• How to Develop Sloper Strength
  • Beating the Lactic Acid Pump
  • Video Spotlight
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    Building a Better Climber: Phase 7 - Power Endurance Training


    The Building a Better Climber training-plan has been running for the previous six issues and has included the following phases:

    Phase 1: Conditioning
    Phase 2: Low-Intensity Endurance
    Phase 3: Strength Training
    Phase 4: Power Endurance
    Phase 5: Strength/Power
    Phase 6: Endurance II


    Phase 7: Power Endurance Training 
    Lauren Lee McCormick working her power endurance on <em>Return to Sender</em> (5.12a), Rifle, Colorado. Photo by Chris Noble.

    Six weeks

    If you’ve stuck with the series so far, you ought to be feeling pretty fit by now, especially after the low-intensity endurance phase outlined last issue. If you’ve only just joined in, simply start with two weeks of low-intensity training, and then continue with the power-endurance training given below.

    As always, try to climb outside as much as possible and for best results, tie your crag sessions in with the program. For example, for power endurance do boulder intervals, hard onsights or redpoints, and for strength, simply boulder or work a hard project. If you go away on a major climbing trip (for longer than five days), you should take at least three full rest days before and after the trip before resuming training. 



    Power-endurance conditioning will give you the fitness required for sustained climbing sequences of between 15 and 40 moves, typically encountered on sport routes. This is the main focus of the phase, although it includes a small amount of bouldering to keep your strength topped up. After finishing the previous phase (No. 214), take four full rest days and then commence. At the end of the phase, take another four rest days and see the next issue for the final phase in the series. Those of you who have limited access to a climbing gym should simply swap the bouldering sessions with a home hangboard session.

    Weekly Microcycles

    Select the appropriate weekly plan for your level. If you are required to train on two consecutive days, then go bouldering or use a hangboard on day one and do power endurance on day two. It’s up to you how to fit the sessions into your weekly schedule.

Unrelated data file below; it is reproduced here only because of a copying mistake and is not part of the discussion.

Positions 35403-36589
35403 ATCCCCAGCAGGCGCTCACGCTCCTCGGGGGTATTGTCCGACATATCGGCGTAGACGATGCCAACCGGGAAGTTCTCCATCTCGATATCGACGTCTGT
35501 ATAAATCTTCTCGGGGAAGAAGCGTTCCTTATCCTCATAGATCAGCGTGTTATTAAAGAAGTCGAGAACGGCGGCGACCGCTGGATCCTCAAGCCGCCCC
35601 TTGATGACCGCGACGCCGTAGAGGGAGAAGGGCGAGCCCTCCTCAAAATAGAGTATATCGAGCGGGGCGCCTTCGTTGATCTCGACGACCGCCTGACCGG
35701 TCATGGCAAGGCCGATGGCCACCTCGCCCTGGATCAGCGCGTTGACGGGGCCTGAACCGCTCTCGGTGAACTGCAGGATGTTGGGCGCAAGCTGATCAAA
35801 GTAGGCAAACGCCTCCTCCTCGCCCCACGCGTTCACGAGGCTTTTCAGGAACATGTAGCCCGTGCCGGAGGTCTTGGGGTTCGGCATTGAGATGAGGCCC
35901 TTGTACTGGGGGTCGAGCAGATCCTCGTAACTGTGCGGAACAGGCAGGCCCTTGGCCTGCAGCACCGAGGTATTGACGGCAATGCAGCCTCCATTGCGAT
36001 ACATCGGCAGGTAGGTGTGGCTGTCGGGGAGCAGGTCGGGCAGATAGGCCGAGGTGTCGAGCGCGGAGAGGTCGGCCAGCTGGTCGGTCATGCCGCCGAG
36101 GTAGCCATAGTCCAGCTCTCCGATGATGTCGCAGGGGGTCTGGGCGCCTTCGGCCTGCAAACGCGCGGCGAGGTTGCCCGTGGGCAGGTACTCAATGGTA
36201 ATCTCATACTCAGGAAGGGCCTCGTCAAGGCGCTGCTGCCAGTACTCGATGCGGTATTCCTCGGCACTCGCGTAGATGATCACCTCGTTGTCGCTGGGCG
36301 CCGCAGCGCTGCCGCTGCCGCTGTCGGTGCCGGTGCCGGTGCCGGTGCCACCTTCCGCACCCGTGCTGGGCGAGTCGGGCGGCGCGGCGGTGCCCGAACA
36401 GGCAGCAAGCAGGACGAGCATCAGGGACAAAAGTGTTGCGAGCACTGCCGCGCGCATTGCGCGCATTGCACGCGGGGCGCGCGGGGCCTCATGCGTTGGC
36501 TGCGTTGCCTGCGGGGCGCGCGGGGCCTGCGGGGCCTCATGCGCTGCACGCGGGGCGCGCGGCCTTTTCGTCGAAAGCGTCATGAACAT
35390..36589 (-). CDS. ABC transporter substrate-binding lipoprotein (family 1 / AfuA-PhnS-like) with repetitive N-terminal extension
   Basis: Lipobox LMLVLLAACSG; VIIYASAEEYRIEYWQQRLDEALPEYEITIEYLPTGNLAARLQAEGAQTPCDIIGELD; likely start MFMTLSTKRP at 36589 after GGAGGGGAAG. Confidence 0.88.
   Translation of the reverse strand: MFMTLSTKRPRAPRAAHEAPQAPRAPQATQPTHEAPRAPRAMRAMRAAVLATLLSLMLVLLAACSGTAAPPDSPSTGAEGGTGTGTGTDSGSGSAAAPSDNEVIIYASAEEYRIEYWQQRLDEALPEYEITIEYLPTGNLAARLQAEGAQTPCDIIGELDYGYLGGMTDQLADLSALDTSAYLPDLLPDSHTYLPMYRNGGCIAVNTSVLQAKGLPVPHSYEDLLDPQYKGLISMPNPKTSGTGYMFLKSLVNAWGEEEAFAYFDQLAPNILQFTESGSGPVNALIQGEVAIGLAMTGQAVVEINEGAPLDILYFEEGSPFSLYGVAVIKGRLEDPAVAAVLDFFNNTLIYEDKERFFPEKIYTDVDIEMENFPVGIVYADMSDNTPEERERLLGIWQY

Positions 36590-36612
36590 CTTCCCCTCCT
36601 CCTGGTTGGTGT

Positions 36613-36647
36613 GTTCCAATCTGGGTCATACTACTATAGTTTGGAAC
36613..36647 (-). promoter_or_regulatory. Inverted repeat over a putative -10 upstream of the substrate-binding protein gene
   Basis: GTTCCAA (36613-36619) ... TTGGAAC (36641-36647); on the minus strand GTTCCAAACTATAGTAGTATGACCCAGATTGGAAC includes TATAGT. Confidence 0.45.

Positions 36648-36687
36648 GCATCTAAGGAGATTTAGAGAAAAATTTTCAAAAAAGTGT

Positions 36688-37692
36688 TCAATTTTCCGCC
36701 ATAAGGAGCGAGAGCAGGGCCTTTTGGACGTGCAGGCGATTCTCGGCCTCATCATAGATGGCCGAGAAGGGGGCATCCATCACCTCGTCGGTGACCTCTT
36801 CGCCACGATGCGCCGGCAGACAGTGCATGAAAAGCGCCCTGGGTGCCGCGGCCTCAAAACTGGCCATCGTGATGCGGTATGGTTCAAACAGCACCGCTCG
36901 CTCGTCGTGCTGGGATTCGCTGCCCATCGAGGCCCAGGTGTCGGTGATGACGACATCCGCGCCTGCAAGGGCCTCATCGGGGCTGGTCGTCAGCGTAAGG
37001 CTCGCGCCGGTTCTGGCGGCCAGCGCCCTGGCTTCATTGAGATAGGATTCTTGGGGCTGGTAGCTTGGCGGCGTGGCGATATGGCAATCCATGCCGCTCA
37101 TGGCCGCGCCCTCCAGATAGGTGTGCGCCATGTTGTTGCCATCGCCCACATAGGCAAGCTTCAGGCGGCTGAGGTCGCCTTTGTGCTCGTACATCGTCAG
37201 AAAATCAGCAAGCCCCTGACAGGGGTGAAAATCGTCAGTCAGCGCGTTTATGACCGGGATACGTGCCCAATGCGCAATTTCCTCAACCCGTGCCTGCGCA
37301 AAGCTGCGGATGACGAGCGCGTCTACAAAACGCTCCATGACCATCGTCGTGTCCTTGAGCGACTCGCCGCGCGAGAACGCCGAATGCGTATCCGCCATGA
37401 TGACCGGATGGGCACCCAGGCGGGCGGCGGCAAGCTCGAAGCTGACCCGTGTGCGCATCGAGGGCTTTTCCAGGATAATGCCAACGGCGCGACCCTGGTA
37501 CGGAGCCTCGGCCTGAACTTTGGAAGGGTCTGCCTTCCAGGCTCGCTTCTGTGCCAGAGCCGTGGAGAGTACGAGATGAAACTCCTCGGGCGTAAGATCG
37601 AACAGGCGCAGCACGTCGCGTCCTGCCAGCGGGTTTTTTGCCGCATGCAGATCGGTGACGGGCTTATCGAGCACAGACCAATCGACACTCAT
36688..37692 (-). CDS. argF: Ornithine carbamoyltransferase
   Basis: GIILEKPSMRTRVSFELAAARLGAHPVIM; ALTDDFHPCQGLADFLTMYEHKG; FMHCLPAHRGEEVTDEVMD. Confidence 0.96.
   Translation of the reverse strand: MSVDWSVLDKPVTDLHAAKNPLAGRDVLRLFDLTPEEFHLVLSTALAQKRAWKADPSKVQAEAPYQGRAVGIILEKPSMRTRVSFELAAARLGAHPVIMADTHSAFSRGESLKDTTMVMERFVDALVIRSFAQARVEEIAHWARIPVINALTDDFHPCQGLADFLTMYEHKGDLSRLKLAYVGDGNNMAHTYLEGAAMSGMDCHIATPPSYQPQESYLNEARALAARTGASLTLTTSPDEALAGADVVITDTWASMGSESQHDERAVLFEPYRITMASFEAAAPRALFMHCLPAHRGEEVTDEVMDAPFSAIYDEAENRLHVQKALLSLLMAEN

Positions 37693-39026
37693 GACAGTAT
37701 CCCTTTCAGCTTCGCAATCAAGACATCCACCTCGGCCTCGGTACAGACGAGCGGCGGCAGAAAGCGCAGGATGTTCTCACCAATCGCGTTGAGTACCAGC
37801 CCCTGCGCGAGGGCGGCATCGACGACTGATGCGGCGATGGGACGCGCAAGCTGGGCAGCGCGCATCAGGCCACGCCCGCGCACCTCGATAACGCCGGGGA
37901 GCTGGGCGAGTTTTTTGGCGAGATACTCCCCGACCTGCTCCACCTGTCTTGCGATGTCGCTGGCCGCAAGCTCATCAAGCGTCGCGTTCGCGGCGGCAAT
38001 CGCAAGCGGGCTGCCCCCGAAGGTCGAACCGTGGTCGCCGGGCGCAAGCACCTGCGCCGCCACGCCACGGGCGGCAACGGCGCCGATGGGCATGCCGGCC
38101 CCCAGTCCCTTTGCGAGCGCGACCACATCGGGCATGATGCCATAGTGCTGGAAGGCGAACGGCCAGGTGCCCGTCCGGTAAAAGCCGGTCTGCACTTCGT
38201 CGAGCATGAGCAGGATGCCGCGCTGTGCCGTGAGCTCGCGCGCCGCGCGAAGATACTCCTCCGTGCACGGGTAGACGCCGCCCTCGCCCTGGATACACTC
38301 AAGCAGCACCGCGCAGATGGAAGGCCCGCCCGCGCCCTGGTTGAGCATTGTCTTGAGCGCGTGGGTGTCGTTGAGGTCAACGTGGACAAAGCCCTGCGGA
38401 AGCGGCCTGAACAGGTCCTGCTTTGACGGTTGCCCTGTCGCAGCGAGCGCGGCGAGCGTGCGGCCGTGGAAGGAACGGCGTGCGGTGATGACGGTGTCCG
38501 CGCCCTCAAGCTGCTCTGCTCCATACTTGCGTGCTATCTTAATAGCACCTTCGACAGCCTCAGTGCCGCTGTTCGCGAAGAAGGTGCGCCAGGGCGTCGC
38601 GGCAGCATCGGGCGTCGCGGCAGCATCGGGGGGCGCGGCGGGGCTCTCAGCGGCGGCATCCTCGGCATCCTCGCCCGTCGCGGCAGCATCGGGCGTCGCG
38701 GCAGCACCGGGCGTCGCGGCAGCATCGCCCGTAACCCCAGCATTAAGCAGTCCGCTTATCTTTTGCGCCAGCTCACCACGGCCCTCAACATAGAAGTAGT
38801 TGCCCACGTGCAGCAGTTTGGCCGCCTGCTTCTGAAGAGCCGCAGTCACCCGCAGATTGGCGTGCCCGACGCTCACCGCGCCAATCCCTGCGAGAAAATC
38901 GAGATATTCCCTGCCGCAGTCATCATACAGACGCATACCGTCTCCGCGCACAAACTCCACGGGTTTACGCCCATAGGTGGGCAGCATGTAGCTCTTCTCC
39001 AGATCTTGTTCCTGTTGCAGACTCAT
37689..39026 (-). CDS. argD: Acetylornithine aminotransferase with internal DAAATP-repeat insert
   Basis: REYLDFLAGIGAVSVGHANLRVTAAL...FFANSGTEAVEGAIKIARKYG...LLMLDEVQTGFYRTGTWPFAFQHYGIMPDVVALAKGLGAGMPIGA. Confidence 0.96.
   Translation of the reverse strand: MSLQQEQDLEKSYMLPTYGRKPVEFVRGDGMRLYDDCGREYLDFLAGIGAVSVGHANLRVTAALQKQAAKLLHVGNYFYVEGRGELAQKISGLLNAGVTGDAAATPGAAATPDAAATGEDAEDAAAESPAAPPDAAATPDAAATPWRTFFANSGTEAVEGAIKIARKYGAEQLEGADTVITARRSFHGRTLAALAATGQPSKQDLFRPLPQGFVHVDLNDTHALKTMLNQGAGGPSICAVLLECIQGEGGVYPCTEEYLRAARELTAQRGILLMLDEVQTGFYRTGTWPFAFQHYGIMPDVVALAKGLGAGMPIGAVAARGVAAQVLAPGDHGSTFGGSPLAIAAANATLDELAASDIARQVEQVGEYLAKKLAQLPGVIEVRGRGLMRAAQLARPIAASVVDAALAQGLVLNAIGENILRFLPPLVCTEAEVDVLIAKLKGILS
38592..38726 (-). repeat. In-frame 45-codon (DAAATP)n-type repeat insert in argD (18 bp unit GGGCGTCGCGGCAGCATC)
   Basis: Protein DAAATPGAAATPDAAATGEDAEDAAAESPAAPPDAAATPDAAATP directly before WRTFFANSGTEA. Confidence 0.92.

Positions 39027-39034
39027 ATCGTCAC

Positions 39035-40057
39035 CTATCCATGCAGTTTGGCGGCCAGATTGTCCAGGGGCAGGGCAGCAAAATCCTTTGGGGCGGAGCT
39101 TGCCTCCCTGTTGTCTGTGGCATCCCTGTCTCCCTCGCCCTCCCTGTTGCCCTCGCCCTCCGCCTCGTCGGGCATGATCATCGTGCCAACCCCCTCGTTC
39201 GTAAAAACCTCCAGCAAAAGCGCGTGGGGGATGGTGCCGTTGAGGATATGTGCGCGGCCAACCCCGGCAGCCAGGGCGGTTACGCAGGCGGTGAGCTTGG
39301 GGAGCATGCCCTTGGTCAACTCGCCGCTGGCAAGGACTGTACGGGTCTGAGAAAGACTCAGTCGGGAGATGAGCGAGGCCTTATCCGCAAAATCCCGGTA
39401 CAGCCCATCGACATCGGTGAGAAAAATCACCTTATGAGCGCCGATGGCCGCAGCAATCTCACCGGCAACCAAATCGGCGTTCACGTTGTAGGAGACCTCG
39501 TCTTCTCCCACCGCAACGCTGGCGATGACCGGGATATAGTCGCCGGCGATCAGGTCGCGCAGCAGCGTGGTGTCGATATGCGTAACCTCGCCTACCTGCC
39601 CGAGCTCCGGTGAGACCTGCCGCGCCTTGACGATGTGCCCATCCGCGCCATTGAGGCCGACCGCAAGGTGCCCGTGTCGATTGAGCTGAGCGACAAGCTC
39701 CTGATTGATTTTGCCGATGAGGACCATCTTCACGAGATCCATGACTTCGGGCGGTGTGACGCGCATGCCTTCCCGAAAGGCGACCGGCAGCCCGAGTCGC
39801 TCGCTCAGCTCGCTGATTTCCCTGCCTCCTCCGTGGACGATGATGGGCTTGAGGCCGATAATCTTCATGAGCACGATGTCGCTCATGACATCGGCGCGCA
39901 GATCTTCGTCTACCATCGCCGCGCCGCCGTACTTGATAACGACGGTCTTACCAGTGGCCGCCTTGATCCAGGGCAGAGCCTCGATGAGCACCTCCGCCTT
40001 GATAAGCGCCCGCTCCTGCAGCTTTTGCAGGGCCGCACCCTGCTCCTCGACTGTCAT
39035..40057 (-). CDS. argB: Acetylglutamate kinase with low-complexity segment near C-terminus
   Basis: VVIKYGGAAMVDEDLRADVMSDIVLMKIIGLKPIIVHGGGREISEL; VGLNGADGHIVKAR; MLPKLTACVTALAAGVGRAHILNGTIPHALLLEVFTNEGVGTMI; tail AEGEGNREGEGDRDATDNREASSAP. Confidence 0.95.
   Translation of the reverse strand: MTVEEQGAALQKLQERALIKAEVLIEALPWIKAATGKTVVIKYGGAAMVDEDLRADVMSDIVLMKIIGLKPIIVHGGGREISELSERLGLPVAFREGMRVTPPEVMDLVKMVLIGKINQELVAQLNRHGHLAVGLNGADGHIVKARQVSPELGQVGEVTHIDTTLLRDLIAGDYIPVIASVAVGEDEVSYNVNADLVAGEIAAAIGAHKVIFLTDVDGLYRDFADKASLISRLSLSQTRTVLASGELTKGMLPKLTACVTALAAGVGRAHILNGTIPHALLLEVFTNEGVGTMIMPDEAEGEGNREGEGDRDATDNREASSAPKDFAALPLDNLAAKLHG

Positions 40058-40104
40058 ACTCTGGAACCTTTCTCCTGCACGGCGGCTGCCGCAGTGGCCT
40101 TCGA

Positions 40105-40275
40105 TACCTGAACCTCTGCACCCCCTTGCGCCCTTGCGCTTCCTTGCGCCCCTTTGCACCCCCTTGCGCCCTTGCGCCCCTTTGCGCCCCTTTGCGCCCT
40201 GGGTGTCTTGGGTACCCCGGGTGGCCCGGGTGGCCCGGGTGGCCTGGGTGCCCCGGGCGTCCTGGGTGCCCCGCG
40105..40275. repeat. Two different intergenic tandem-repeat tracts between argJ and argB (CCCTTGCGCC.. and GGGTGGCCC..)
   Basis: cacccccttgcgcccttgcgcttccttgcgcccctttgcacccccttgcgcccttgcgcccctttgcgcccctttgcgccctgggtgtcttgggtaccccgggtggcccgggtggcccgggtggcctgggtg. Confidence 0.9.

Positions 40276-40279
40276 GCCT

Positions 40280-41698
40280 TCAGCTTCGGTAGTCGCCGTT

Number of sessions per week

      Intermediate  Advanced / Elite 
    1. Power Endurance 2 3
    2. Bouldering  1 1
    3. Conditioning & Flexibility  1 1
    4. Antagonists & Core  2 1


    Session-Plan Details

    Power Endurance

    Four different structure options are given, two for the lead wall and two for the bouldering wall. Do not attempt more than one per session and the best approach is to alternate between them.

    [ Routes ]

    OPTION 1: Redpointing / Warm up then work the moves on a redpoint project that you would hope to complete in two or three visits to the gym. Rest 20 minutes, then have a go where you attempt to do the route in two or three sections. Rest 20 minutes again and then have two more redpoint attempts. Next session, repeat the process and try to send the route. Allow yourself one more session on the route before moving on to a different project, one that affords a slightly different climbing style (for example, if the first project was crimpy, then move onto something on rounded holds, or a steeper angle). 

    OPTION 2: Doubles - 6x2s / Warm up then select two different routes of the same grade that you can climb consecutively. See guidelines for optimum wall angle. For intermediates, the grade should be approximately one below your current maximum onsight level (and two or three below for elites). Lower off, pull the rope and move to the next route as quickly as possible. Do this six times with rests equal to climbing time. Aim to complete the first four sets and fail on the fifth or sixth. It is better to use a selection of different routes than sticking to one or two, and to try climbing them in different combinations or a different order for variety. Make the training slightly harder each session, first by making the first route a grade harder, and then by making the second route harder. 


    [ Bouldering Wall ]